Wenzel Lonestar Meat Company

 LGDs & The Bonding Project Update

Round Four Pups

Jan (left) and Betty waiting for some treats during a producer visit. The producer is very happy with how both dogs are performing. (Texas A&M AgriLife photo courtesy Costanzo 2022)

Pups from round four of the bonding project are all doing well and still growing.  In early October we had four of the pups (Fred, Dolly, Bobby, and Trisha) returned to us.  The cooperating producer felt that the dogs may be killing his adult livestock.  Pictures from the dead livestock were reviewed by our wildlife specialist and he was doubtful that it was caused by LGDs.  All four dogs have been observed with ewes and lambs for over a month at the Center.  No animals have shown any type of bite marks nor has rough play been observed.  The four dogs are scheduled to go out to another cooperating producer in Rocksprings in early November.  We will keep you posted on how the four dogs are doing and how well they protect their new livestock charges.

A few of the pups that were not bonded in hot wire are randomly patrolling outside of their pastures at cooperating ranches.  All four of the pups have returned on their own each time they have left.  None have been stayed outside their intended pasture for more than 45 minutes to date.  Both producers have stated that the dogs have been chasing coyotes or feral hogs when they have left the ranches.  We prefer that the dogs always stay within pasture boundaries.  We are monitoring these four dogs’ behaviors to see if they continue to return on their own.

Adult Dogs

Sara and Sally will be returned to Menard in early November after being in the Invisible Fence System for retraining for three months.  We will track the pups to see if they start roaming again once they are released at the ranch.  The system has worked well at retraining Doc and Thelma.  Hopefully Sara and Sally will no longer roam outside of the ranch boundaries as well.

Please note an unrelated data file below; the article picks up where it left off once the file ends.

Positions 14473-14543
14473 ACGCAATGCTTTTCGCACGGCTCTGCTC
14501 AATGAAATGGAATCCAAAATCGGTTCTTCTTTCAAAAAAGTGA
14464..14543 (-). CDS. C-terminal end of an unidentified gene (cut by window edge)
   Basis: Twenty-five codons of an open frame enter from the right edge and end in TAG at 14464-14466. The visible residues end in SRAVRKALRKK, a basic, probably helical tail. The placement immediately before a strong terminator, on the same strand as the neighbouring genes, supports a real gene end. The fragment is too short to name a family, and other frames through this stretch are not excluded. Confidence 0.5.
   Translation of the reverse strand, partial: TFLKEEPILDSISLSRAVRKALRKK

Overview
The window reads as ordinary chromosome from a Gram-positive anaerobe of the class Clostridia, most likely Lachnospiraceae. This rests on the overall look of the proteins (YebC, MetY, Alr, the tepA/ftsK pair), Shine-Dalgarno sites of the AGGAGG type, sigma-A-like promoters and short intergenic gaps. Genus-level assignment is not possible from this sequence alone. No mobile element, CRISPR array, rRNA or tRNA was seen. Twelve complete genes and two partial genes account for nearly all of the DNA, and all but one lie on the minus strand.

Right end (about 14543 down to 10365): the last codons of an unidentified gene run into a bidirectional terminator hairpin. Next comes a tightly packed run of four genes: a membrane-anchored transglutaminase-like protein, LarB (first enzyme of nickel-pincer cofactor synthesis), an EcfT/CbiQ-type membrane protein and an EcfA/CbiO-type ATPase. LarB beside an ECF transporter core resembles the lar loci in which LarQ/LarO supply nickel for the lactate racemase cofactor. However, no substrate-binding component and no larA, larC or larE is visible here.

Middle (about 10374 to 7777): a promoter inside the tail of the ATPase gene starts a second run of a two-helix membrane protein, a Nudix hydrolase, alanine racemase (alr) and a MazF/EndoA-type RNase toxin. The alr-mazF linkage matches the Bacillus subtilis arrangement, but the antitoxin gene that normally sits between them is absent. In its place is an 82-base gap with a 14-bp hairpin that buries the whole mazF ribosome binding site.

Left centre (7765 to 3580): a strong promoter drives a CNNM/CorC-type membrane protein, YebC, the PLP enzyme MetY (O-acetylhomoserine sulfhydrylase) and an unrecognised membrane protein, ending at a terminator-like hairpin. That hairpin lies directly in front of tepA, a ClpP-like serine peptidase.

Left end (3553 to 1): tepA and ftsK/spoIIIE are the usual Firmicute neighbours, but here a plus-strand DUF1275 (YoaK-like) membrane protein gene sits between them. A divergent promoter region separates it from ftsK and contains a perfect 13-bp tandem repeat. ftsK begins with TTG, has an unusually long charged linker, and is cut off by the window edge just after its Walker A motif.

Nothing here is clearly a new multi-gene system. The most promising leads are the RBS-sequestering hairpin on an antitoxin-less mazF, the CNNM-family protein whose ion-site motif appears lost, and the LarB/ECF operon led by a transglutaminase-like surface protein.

Johnny was brought back to the Center to rebond with some yearling Dorper ewes for a couple weeks.  Johnny was returned with the sheep back to Menard in late October.  We have been having issues with low lamb crops in the sheep flock, likely due to feral hogs and sheep scattering in small groups across the ranch.  With the drought and predation complications, the mature ewes from the Martin Ranch were brought to San Angelo to lamb out this fall along with Doc.  Thelma will join Doc in November to provide adequate protection for the ewes and lambs at the Center once she has fully recuperated from her Ehrlichiosis.

Miley relaxing on her dog bed in the kennel. (Texas A&M AgriLife photo courtesy Costanzo 2022)

Miley is doing better every day and gaining weight back.  She even got a bath at the local Tractor Supply last month!  Her coat was filled with matts and burrs.  She also smelled bad, so we decided that a proper bath and grooming session was needed.  She has been maintaining her own coat now and even sleeps on a raised dog bed to help with the arthritis in her hip.  We are hoping that she can return to limited duty at the Center in December.

In closing

If you enjoyed this monthly LGD blog, please don’t forget to subscribe to it with this link The Guardian Way | Texas A&M AgriLife Research and Extension Center at San Angelo.

To provide feedback on this article or request topics for future articles, please contact me at or 325-657-7311.

The Texas A&M AgriLife Livestock Guardian Dog Program is a cooperative effort by Texas A&M AgriLife Research and the Texas Sheep and Goat Predator Management Board.  Make sure to follow us on our social media sites and share them with your friends and family!